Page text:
Fine Motor Activity #9: Lacing Cards
These lacing cards are another great way to incorporate fine motor development into your day. Add these activities to a center, early finisher tub, or busy bags!
This is also a great fine motor practice activity for bilateral coordination.
What is bilateral coordination?
When we perform coordinated bilateral movements, such as reaching across our body to grab an object, we engage different areas of our brain responsible for sensing and controlling movement on both sides of our body. This includes the left and right hemispheres of our brain, as well as the corpus callosum and cerebellum, which help these regions work together. Together, these areas of the brain enable us to produce the complex bilateral movements that are a fundamental part of our daily lives.
Good news, you can snag this free file at the end of the blog post!
Fine Motor Activity #10: Q-Tip Painting
Add some paint to a paper plate and let your littles get in some more name practice! Students use the cotton swab to color in the small circles that make up the letters of their names.
Fine Motor Activity #11: Linking Cubes
These linking cube-building cards from Deanna Jump are a fun way to develop fine motor strength! This is an easy fine motor activity to add to your morning bins or early finish tasks.
Fine Motor Activity #12: Geoboards
In kindergarten, geoboards are so cool! They love them!! Manipulating the rubber bands to make different designs is a great fine motor activity.
Fine Motor Activity #13: Word Building
Use word-building cubes in a literacy center to practice making words. Snapping cubes together to make the word is a great activity for your word work center. These cubes are also an easy way for students to practice sight words. Simply write the words you want students to practice on a piece of paper and add it to the activity bin.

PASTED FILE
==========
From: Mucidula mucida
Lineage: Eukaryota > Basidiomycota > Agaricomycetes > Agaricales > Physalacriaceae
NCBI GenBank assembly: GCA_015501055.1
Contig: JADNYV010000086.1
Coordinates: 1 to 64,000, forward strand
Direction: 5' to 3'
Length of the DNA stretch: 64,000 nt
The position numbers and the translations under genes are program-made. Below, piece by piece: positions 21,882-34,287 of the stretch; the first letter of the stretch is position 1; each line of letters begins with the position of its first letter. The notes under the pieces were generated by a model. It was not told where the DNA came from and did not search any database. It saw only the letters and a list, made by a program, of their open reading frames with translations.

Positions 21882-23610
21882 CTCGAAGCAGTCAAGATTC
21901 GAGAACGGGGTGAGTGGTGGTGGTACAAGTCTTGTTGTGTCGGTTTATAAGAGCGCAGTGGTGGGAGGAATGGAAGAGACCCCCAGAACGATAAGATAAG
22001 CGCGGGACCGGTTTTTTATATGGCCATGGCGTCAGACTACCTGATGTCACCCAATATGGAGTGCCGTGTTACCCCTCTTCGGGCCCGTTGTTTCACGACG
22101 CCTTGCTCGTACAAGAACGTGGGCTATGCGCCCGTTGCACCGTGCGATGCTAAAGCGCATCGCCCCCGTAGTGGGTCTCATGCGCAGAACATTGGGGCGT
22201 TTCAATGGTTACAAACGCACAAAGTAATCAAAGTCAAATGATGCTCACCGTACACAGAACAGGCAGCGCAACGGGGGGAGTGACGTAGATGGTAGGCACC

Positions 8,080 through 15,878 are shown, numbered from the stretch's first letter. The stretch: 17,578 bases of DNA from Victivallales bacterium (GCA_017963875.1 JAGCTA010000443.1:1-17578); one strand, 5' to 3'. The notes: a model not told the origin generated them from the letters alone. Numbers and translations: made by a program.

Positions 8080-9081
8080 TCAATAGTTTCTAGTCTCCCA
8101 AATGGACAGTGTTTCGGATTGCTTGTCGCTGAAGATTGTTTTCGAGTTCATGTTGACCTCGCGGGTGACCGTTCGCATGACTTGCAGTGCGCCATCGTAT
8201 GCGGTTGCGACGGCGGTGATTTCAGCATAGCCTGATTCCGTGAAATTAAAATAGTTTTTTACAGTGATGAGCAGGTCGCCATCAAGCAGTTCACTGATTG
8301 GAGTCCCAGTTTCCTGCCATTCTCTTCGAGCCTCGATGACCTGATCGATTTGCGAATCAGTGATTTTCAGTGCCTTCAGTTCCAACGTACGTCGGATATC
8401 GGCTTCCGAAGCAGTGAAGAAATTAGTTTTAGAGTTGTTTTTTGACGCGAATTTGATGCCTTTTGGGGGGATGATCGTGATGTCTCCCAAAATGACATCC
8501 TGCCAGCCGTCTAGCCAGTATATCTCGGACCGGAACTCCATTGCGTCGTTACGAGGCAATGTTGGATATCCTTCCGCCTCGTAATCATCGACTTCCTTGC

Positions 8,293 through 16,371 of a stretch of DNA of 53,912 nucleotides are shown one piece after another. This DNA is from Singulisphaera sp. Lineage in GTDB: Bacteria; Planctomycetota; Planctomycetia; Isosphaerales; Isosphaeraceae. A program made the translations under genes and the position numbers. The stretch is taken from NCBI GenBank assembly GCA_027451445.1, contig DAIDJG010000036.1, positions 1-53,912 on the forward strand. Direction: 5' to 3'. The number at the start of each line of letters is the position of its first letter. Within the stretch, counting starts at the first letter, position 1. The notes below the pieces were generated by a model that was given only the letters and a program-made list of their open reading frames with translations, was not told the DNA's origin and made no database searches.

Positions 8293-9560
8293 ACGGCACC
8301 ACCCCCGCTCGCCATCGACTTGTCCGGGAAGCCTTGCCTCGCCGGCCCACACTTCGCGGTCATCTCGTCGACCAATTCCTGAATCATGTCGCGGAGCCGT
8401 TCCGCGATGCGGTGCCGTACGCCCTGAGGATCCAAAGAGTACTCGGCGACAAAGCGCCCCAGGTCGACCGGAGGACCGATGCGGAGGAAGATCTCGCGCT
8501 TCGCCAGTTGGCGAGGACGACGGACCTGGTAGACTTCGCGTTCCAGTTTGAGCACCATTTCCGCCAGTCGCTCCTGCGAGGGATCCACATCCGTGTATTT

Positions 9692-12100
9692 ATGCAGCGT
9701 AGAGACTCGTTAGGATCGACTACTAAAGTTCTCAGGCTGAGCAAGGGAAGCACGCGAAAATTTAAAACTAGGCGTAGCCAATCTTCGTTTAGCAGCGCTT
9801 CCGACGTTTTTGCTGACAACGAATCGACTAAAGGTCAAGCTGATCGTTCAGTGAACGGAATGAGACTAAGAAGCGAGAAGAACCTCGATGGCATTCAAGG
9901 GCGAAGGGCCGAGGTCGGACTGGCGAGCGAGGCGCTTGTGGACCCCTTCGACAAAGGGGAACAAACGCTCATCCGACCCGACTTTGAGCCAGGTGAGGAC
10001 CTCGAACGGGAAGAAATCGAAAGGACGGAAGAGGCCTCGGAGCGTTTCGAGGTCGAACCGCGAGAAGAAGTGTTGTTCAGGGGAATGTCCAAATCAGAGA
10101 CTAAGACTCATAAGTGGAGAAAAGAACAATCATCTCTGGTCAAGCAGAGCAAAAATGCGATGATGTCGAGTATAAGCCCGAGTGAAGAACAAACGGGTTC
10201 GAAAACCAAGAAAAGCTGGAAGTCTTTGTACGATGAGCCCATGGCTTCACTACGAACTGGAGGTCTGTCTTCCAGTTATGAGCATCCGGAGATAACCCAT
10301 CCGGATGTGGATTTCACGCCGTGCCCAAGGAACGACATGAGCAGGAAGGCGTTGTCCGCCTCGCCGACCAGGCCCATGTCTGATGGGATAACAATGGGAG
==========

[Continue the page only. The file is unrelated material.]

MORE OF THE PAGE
Fine Motor Activity #14: Paper Cutting Center
Of course, we work on developing our scissor skills in kindergarten. Cutting takes a lot of practice! We practice cutting while making crafts and various other activities. One idea for scissor practice is to add all of your recycled papers, construction paper, and index cards to a tub. Then let students cut out designs or zig-zag lines… really anything to build finger strength.
Other Easy Fine Motor Activities for Scissors
Here are a few additional activities for the early years:
- snip straws then string them together to make a necklace
- place dot stickers along the path you want a student to cut. Have your kindergarten students cut the stickers in half. Students can practice cutting straight lines, curved lines, and even turn a corner while cutting.
Students can also use hole punches and this center. Your students will love it, but your custodian might not be as thrilled when he sees the floor.
Fine Motor Activity #15: Blocks
Building with blocks provides a great opportunity for fine motor practice for young kids! Building towers with blocks is a great way for children to exercise and improve their fine motor skills. As they stack and balance the blocks, they hone in on their hand-eye coordination, grip strength, and dexterity. But, that’s not all – there are a plethora of other benefits to playing with blocks as well! From improving spatial awareness to encouraging creativity and pretend play, the list of advantages is long and impressive. And the best part is, all of these developmental areas can be targeted with a simple set of building blocks.
Kindergarten teachers, rejoice! There is a ton of exciting and interactive fine motor fun that can help your little ones develop and fortify those important small muscles in their hands. Why not mix things up by rotating some of these activities during station time? Not only will it keep things fresh and engaging, but you’ll also be able to witness firsthand how play and learning go hand in hand.
Looking for more kindergarten activities?
Here are a few blog articles you may be interested in.
- Fun Kindergarten Brain Breaks (Free File)
- 10 Simple Literacy Stations That Will Last You ALL YEAR (Free File)!
- 15 Kindergarten Math Centers That Will Engage Your Class ALL Year! (Free File)
- 10 CVC Word Games to Play in Kindergarten and First Grade Plus a Free CVC Center Activity!
- 24 Fun and Engaging Sight Word Games and Activities for Kindergarten